An Omapere man has been sentenced to five months' home detention for selling illegally taken paua via Facebook, with an estimated value of more than $10,000.

Dwayne Edward Rawiri was sentenced in the Kaikohe District Court on Monday on 31 charges under the Fisheries Act, brought by the Ministry of Primary Industries.

Most of the charges related to selling and offering to sell paua using Facebook posts between September and December 2015. He also offered to sell paua and crayfish by text message.

"A lot of them (kaumatua) weren't impressed, and I didn't get a good reaction from my Nan. These are things I have to deal with."

Three charges were laid after Rawiri was apprehended in March 2016 as he was returning from a dive with more than three times the daily paua limit, some of which were undersized, and more than twice the daily limit of kina.

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Many of the paua were taken from Kawerua, on the west coast south of Hokianga Harbour.

A report from west coast iwi Te Roroa, read in part to the court, said there had been a noticeable decline in kina, paua and crayfish in recent years due to people taking more than their daily allowance.

Some marae were no longer able to offer crayfish and kina at special events, affecting their mana, and it had become harder for local families to feed themselves.

Kawerua was also a significant wahi tapu, so taking of kai moana for personal gain was a takahi (trampling) on the mana of Te Roroa.

Rawiri told Judge Keith de Ridder that he was deeply sorry for his actions. He had fronted up to his marae, his kaumatua, and his grandmother in Rawene Hospital.

"A lot of them (kaumatua) weren't impressed, and I didn't get a good reaction from my Nan. These are things I have to deal with," he said.

He had lost his three youngest children through years of using cannabis, and while he had been "clean" for more than two years he could only see the children four times a year. He had started selling paua to make money so he could travel to see them.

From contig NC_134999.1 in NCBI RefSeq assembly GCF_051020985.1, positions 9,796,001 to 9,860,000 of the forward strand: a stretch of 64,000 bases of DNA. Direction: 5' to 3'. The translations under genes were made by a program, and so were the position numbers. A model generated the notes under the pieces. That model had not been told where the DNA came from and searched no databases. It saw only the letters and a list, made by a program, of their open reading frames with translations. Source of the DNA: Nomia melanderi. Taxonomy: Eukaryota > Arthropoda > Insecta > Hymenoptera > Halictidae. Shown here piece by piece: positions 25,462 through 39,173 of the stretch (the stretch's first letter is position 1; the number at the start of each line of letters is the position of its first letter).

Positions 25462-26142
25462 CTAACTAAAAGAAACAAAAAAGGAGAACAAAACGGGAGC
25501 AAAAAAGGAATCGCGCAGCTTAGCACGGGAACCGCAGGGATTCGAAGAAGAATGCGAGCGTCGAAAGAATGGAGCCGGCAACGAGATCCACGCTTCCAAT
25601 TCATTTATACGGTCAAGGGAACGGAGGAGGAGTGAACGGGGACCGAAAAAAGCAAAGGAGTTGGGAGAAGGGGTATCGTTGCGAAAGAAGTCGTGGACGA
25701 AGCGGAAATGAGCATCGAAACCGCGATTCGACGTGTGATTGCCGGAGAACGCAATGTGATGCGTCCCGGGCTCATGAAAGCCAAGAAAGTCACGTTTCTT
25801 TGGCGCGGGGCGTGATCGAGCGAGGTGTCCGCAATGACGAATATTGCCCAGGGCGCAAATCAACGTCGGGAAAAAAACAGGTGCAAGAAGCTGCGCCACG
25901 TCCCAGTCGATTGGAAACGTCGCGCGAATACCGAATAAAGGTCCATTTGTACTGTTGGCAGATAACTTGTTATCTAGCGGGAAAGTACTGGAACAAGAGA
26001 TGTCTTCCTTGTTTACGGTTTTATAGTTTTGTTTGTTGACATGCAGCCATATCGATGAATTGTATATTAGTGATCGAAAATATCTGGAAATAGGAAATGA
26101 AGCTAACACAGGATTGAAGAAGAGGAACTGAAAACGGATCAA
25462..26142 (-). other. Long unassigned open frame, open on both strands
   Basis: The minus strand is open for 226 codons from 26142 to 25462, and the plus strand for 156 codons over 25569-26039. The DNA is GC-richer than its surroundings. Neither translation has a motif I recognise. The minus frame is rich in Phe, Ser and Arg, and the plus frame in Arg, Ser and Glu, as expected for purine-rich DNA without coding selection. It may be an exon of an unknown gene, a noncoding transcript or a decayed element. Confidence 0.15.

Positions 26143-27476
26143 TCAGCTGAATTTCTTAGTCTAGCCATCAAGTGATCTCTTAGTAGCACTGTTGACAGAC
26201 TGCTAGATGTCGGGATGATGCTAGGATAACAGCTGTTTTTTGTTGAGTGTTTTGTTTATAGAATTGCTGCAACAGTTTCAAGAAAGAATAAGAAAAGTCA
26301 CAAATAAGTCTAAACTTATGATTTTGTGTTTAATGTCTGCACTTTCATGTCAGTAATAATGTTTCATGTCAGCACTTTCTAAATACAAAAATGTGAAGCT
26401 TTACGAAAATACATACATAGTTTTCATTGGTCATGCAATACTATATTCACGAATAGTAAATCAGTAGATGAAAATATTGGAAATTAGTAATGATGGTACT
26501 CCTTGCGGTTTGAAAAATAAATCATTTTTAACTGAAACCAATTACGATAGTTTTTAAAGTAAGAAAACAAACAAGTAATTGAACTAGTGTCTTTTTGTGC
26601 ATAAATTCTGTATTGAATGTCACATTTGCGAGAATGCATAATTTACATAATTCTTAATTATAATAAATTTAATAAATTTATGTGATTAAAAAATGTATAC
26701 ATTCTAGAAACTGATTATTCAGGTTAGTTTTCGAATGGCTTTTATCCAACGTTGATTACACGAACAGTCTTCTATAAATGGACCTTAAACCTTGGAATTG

He had tried other ways of earning money, but diving was something he was good at.
Rawiri added that he had been brought up by good, supportive parents, but he had "stuffed it up".

Judge de Ridder sad it was impossible to know exactly how much paua Rawiri had sold, but the market value was estimated at more than $10,000. He was caught when he sold $3121 worth to fisheries officers.

Predatory behaviour like Rawiri's had a significant effect on the resource, and Parliament took it seriously enough to set a maximum penalty of five years' jail.

Rawiri had pleaded guilty early, had no previous convictions for fisheries offences and was willing to face the community and apologise for breaching the tikanga he had been brought up to respect. He was sentenced to five months' home detention.

Judge de Ridder also sentenced Rawiri to 200 hours' community work on the three charges from March 2016.

Rawiri's co-accused and former partner, Jasmine Ellen Rudolph, faced seven charges of breaching the Fisheries Act. Her sentencing was adjourned until December 13 to allow Corrections to check whether her boarding address would be suitable for home detention.